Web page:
So, you’ve just created a game-ready one-shot on World Anvil and now you’re looking to run it with your players? Or perhaps you’ve created an adventure that the entire world should experience, and you’d like to monetize it? In this post, we’ll learn how to create a Roll20 one-shot from your World Anvil content.
How to Create a Roll20 One-Shot
World Anvil has all the tools you need to run a campaign, especially if you use theatre of the mind. However, for those who want a more expansive virtual experience (like battle maps with tokens), you’ll probably want to use something like Roll20! There’s a variety of ways you can use both World Anvil and Roll20, and it ultimately comes down to your own workflow. But here are the main three:
- Basic integration: you keep everything on World Anvil and only use Roll20 for battle maps, tokens, and virtual dice.
- Medium integration: you move all RPG elements to Roll20 but keep worldbuilding on World Anvil.
- Full integration: you move absolutely everything to Roll20. This one’s great if you want to offer your one-shot in the marketplace!
All of these have their pros and cons, which we’ll talk about in the next sections! However, none of these options are objectively better than the others—so look at your current workflow and figure out which of these three points will work best for you.
First time playing on the internet? Check out our 5 tips to play D&D online (or any other RPG)!
1. Basic Integration
- Who it’s for: GMs who want light VTT (Virtual Table Top) functionality
- Why: quickest version, saves valuable game time!
This is the best option if you don’t want to spend a lot of time transferring content from World Anvil to Roll20. Simply create a campaign on Roll20 (it’s a catch-all term for any kind of RPG adventure) and invite your players. And that’s it! The players will probably want their sheets on Roll20, but you don’t have to worry about that. You’ll only have to create battle maps and tokens for your NPCs and monster. The pro of this workflow is that it’s quick to set up. But it has a caveat: NPCs and monsters won’t integrate with the VTT.
While running the game, remember to keep World Anvil open with the session plan and any other relevant worldbuilding elements. And if you have any combat encounters, make sure you have the statblocks too—remember that you can roll their dice from the statblock itself! To access everything quickly from a single tab, use World Anvil’s digital storyteller screen.
2. Medium Integration
- Who it’s for: GMs who want more VTT functionality
- Why: takes a bit longer, but yields great results
For a stronger integration, move your NPC and monster statblocks to Roll20. This means that you’ll get a tighter integration between your one-shot and the VTT, but of course, it comes at a cost. If you’ve been working on World Anvil for a while, you might have to move a lot of statblocks manually.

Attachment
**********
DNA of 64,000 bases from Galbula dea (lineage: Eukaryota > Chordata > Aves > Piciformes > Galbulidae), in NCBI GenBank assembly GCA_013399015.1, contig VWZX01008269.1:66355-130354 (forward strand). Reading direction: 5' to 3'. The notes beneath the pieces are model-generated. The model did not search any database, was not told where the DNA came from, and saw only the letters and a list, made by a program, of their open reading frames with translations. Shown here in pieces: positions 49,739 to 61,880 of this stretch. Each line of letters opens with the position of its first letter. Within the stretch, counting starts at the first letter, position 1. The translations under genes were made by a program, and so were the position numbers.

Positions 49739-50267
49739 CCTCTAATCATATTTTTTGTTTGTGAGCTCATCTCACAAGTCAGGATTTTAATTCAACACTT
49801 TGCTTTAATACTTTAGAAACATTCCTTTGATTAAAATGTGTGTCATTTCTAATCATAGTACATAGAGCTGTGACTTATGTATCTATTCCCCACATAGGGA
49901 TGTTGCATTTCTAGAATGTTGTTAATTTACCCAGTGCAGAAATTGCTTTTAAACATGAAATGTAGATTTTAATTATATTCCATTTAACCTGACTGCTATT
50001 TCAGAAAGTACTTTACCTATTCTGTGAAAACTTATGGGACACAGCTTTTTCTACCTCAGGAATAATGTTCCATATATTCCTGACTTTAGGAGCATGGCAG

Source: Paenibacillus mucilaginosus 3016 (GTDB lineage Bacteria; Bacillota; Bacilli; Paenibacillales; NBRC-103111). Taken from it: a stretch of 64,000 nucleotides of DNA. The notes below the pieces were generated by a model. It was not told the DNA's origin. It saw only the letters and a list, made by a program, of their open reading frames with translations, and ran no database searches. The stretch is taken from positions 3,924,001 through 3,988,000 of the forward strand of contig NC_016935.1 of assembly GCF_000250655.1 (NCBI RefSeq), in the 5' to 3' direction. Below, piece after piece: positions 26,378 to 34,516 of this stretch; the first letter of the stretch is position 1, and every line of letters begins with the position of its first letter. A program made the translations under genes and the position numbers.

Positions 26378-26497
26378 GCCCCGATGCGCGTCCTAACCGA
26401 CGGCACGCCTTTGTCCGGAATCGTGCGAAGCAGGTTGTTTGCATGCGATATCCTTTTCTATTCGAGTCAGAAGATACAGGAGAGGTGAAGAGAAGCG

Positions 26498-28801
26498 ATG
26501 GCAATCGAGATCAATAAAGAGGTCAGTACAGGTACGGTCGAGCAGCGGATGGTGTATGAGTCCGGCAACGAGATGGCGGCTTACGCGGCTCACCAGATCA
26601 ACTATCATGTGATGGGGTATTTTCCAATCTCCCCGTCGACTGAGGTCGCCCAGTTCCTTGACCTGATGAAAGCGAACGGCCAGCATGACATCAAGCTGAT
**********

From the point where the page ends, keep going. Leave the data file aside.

But if you do it, you’ll get the best of both worlds! World Anvil will still have all of your worldbuilding (it’s what we do best!), while Roll20 will hold everything you actually need to run the game.
3. Full Integration with the Roll20 One-Shot
- Who it’s for: GMs who want to sell their content, or FULL VTT
- Why: gives access to the Roll20 marketplace; gives the ultimate VTT functionality
With this one, you’ll end with an extremely tight integration to the point where there will be no difference between the one-shot and its worldbuilding. So you’ll need to have fewer tabs open! What’s the catch? Well, moving everything from World Anvil to Roll20 can be very time-consuming if you have an enormous world. Plus, Roll20 is not a worldbuilding platform, so it’s missing some of the writing and organization tools we offer, which are specifically designed for worldbuilding.
Usually, you won’t need to move everything to Roll20, as having the worldbuilding content on the VTT provides little benefits compared to keeping it on World Anvil. However, if you intend to sell the one-shot in the Roll20 Marketplace, you’ll have to move at least the essential world building and adventure plan to Roll20.
Roll20 also has a looking for group list, where you can recruit players for your games! This is great if you don’t have a stable group or if you want to playtest your oneshot with other people.
Check out the official Roll20 documentation
Roll20 has so many options we couldn’t possibly cover all of them here! Check out the official Roll20 documentation to get started. And for more information on how to manage your Roll20 marketplace content, check out the Marketplace Creator HQ documentation!
Want a handy checklist for creating a one-shot? Download this free printable worksheet!
Want more posts like this? Subscribe to the World Anvil blog!